Kylie Sutherland was up the whole night on Tuesday with her terrified 5-year-old son, listening as the roaring wind and rain pounded their house in rural Hawke’s Bay.

At 4am she finally fell asleep, only to wake up a few hours later to find their property submerged.

A slight incline saved their home, but their family apple orchard and cousin’s homes were not so lucky.

Hawke’s Bay has received the most damage of any region from Cyclone Gabrielle sweeping the North Island over the past three days - thousands of people have been forced out of their homes and two people have died in the region. 

Many parts of the region are without power. A major power substation was completely flooded causing damage that operator Transpower said will take “days to weeks” to fix.

Kylie and her family, like many people in Hawke’s Bay, are without power, have limited water due to infrastructure damage and only very spotty cell phone coverage.

A surprise hit

Kylie says that while they knew the cyclone was coming, the warnings had emphasised Northland and Auckland so much that they hadn’t expected Hawke’s Bay to get hit so badly.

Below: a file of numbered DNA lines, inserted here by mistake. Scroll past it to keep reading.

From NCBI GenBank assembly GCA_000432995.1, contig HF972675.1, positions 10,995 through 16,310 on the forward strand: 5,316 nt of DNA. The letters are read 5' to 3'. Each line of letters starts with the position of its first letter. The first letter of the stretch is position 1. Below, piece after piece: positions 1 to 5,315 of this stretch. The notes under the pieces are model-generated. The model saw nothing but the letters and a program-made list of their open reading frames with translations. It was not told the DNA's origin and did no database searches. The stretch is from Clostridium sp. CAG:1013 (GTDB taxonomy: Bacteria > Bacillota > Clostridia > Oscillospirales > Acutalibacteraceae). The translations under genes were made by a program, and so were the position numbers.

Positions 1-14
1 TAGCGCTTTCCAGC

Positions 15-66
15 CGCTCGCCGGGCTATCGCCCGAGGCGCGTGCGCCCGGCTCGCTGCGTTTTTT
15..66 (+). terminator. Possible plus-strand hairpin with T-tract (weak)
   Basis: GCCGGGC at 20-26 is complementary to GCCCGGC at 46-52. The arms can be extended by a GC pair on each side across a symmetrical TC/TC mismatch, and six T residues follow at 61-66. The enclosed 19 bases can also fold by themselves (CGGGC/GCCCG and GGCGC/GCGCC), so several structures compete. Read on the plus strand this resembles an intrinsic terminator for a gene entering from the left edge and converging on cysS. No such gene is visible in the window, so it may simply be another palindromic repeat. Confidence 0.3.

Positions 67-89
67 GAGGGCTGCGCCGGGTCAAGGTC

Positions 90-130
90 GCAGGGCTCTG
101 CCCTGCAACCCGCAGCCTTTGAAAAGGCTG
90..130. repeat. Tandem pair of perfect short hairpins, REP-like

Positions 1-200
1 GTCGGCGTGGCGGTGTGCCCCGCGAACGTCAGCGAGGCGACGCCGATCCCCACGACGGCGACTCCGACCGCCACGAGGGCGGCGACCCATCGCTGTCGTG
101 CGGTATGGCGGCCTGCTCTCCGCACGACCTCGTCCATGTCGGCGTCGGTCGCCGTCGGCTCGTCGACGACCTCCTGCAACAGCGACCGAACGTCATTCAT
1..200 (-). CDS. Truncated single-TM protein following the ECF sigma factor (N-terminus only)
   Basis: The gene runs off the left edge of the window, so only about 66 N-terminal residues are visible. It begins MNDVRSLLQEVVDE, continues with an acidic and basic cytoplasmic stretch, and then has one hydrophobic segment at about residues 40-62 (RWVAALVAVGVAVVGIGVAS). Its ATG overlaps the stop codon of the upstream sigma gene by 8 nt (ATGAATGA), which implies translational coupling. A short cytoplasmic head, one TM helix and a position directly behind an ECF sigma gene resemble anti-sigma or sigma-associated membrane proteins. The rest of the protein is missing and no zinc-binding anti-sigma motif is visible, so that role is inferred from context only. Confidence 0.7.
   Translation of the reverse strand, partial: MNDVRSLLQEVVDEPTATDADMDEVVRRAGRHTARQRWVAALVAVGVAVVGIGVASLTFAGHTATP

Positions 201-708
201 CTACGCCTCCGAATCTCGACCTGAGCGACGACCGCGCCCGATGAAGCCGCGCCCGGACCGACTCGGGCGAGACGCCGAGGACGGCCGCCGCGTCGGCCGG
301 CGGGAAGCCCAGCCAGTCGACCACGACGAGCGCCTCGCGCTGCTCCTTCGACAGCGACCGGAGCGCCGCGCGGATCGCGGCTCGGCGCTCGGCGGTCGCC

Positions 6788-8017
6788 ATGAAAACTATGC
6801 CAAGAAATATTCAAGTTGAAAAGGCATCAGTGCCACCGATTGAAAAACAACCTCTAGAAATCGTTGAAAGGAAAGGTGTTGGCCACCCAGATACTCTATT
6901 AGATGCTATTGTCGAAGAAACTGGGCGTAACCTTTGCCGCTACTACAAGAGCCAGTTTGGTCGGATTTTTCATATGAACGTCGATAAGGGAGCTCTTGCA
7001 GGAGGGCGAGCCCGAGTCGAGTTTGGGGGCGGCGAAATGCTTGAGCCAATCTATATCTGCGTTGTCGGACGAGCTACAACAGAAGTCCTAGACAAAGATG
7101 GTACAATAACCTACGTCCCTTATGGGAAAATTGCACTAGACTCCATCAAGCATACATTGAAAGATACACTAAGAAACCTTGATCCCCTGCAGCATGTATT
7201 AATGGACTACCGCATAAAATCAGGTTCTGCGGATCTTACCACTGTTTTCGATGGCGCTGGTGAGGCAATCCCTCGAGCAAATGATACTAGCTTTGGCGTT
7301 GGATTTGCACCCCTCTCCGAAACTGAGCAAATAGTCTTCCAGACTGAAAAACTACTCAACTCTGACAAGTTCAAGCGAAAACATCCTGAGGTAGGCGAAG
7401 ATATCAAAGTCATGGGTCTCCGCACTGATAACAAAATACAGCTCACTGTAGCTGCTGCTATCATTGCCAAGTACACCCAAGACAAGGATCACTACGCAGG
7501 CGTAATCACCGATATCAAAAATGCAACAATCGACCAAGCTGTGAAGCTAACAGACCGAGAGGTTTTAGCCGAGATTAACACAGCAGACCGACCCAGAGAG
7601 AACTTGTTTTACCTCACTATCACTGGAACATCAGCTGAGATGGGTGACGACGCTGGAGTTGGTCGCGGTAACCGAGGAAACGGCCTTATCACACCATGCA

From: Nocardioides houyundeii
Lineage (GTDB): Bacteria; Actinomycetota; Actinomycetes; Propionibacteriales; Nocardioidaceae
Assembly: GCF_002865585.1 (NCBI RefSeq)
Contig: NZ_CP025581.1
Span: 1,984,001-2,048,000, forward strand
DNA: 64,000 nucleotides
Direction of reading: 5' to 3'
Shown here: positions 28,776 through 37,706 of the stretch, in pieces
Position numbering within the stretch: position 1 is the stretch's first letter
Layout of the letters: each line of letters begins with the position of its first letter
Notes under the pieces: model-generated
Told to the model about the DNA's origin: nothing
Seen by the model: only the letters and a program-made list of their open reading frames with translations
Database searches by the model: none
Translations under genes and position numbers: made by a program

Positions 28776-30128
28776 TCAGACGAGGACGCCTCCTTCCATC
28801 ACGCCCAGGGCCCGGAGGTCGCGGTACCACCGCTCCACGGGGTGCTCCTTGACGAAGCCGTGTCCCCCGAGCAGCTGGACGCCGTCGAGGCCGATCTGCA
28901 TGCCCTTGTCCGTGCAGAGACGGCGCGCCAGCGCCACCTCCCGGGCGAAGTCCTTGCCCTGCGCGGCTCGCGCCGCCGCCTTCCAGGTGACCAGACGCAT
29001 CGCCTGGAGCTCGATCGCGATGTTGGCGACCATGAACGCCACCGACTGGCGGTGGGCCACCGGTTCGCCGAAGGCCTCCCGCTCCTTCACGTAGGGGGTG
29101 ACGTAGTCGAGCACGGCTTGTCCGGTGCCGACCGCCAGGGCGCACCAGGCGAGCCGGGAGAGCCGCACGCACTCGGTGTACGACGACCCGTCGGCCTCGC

“We knew it was coming and to be ready, but no one knew how bad it was going to be here.”

She said the major damage in their area has come from rivers overwhelming the stopbanks.

Kylie’s cousin was at home with her kids yesterday afternoon when she heard the stopbank of the Ngaruroro River break.

“She jumped in the car with her family and got straight out of their orchard. She had to take some different roads, but they managed to get out.”

The broken bank completely flooded four of her family's houses, and their apple orchards.

“They’re trying to get into their houses now to see what damage there is. A couple of them that have managed say the water gets up to the height of the benches.”

The apple picking season was due to start next week but Kylie says they don’t know if they’ll be able to salvage the crops at all.

From what they can see of their orchards, the water is as high as the first layer of apples and only the mature trees are still standing.

“We haven’t been able to fully assess the damage to the orchards and machinery, but I dare say it’s all a write off.”

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